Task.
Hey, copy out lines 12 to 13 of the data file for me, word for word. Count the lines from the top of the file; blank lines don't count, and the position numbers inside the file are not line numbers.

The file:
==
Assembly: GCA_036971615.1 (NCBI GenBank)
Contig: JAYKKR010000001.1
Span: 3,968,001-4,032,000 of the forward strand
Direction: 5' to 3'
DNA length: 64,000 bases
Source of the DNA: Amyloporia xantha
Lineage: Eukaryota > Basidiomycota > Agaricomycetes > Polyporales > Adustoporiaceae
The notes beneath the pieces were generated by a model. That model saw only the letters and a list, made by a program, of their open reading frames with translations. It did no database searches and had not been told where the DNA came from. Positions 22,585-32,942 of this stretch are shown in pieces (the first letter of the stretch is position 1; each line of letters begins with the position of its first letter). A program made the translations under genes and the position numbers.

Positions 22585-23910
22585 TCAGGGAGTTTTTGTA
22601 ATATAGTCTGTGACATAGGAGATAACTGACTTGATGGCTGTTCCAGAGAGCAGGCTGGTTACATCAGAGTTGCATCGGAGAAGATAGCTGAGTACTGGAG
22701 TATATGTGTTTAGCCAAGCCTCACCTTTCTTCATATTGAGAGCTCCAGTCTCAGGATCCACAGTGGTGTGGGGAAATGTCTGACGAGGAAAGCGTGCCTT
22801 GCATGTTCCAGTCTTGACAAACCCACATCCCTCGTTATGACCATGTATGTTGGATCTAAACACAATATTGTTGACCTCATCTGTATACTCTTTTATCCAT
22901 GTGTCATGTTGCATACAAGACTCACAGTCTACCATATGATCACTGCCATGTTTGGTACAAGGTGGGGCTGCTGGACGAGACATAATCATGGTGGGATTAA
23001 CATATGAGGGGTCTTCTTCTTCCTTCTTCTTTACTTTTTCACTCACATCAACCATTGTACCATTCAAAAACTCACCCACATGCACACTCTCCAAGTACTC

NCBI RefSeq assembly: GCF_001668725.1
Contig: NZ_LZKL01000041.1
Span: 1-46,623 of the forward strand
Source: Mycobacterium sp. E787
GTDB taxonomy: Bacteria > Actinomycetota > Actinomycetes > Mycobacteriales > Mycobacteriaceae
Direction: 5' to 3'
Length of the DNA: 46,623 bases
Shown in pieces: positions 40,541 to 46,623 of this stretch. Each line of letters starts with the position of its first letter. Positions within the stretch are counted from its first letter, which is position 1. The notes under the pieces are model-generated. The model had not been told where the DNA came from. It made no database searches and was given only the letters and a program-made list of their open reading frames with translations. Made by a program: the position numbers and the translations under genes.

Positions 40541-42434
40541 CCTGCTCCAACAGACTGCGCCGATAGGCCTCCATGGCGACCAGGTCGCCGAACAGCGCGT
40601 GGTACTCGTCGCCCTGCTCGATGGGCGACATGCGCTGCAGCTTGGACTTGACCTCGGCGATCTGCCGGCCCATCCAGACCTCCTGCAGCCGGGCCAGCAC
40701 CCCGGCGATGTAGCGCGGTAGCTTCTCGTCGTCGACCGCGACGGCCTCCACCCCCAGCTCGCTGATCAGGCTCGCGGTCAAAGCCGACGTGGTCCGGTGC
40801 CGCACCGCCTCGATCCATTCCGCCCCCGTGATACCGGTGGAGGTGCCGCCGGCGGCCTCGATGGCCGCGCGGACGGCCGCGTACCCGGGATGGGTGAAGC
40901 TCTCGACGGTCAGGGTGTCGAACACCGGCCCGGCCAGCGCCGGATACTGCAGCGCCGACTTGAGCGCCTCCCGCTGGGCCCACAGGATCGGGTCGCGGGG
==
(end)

22701 TATATGTGTTTAGCCAAGCCTCACCTTTCTTCATATTGAGAGCTCCAGTCTCAGGATCCACAGTGGTGTGGGGAAATGTCTGACGAGGAAAGCGTGCCTT
22801 GCATGTTCCAGTCTTGACAAACCCACATCCCTCGTTATGACCATGTATGTTGGATCTAAACACAATATTGTTGACCTCATCTGTATACTCTTTTATCCAT